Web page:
Managing Energy Security

With a view to cutting down the global oil demand by 2.7 million barrels a day (within four months – equivalent to the oil demand of all the cars in China), reducing the risk of a damaging supply crunch, which has been essential at this point of time because of the continuing Russian invasion of Ukraine resulting in lower supplies to oil markets ahead of peak, IEA (International Energy Agency) has recently proposed some emergency measures that are not only worth for this particular period but also very useful for all times.

These efforts would reduce the price pain being felt by consumers around the world, lessen the economic damage, shrink Russia’s hydrocarbon revenues, and help move oil demand towards a more sustainable pathway.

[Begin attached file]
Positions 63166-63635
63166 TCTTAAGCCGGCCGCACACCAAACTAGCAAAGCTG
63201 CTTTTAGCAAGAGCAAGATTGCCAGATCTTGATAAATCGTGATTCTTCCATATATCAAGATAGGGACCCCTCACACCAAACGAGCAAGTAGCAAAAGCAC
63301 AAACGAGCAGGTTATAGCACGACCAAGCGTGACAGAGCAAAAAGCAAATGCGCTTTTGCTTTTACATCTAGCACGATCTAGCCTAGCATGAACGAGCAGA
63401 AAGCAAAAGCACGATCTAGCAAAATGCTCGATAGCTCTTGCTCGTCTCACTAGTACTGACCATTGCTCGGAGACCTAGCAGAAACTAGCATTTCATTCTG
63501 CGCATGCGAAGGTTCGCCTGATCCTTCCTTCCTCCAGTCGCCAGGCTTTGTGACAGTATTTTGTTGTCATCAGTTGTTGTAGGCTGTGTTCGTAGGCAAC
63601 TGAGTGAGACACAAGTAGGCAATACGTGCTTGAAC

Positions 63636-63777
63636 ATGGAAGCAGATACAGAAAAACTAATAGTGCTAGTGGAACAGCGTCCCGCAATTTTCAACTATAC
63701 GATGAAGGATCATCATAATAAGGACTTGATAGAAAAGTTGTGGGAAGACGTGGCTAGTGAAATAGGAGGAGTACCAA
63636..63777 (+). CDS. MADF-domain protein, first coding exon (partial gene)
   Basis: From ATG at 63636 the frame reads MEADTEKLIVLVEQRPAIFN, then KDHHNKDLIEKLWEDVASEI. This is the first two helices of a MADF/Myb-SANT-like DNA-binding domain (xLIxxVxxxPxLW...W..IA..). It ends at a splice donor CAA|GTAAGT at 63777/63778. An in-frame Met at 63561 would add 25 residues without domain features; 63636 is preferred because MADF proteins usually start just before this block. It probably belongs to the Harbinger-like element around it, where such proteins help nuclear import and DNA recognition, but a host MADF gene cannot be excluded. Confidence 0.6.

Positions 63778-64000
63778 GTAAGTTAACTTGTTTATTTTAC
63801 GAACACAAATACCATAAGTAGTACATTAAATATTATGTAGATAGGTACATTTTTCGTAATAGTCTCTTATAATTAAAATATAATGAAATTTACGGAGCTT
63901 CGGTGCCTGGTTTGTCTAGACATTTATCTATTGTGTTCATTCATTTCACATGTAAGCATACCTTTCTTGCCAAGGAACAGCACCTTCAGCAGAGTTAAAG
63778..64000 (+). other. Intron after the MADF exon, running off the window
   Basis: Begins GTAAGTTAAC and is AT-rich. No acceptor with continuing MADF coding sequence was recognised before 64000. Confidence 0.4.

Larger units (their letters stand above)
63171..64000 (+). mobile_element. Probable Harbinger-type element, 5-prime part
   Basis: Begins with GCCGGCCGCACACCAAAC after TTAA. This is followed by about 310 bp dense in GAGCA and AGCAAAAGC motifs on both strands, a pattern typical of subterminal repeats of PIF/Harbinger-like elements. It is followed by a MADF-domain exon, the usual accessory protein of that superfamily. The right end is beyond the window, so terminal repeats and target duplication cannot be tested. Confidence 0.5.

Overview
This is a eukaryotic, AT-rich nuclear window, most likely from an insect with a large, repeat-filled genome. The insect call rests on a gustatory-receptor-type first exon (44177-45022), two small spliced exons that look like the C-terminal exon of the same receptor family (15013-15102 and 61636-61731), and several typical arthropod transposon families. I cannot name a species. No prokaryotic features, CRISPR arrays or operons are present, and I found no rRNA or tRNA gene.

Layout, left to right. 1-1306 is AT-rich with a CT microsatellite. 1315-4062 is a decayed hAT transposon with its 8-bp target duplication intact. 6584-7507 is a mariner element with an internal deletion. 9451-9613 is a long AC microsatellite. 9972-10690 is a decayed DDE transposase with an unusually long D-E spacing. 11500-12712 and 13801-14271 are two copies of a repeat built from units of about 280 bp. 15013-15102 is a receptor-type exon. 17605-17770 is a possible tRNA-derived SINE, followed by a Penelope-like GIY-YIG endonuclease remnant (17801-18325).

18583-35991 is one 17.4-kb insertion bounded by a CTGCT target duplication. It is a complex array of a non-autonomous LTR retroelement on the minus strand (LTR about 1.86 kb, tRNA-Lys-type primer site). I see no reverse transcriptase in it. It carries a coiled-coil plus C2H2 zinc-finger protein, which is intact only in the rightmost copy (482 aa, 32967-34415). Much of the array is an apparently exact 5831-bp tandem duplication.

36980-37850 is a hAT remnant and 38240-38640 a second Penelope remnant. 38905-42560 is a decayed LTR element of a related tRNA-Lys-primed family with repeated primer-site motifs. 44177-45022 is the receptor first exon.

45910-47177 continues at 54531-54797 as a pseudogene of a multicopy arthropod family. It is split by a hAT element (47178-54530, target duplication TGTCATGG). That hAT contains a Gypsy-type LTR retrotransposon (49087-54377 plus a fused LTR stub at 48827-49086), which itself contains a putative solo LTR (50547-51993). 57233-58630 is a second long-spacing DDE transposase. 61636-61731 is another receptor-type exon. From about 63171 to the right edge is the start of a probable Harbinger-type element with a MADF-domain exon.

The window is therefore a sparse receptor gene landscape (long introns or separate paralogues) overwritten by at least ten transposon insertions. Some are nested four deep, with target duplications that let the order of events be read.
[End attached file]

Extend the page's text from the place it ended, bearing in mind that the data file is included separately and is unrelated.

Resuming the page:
IEA’s recent report has also included recommendations for decisions to be taken now by governments and citizens to transition from the short-term emergency actions included in the ‘10-Point Plan’ to sustained measures that would put countries’ oil demand into a structural decline consistent with a pathway towards net zero emissions by 2050.

Most of the proposed actions in the ‘10-Point Plan’ would require changes in the behaviour of consumers, supported by government measures. How and if these actions are  implemented is subject to each country’s own circumstances – in terms of their energy markets, transport infrastructure, social and political dynamics and other aspects.

Thus, as far as any country’s energy security is concerned,  the ‘behaviour of consumers’ matters a lot. As I feel, India has enough scope to reduce its oil consumption. However, political will matters a lot – and it has to be a united approach. I mean both the ruling party and opposition have to work together to mitigate the effect of distortion of the global oil supply chain.


Publisher & Editor-In-Chief

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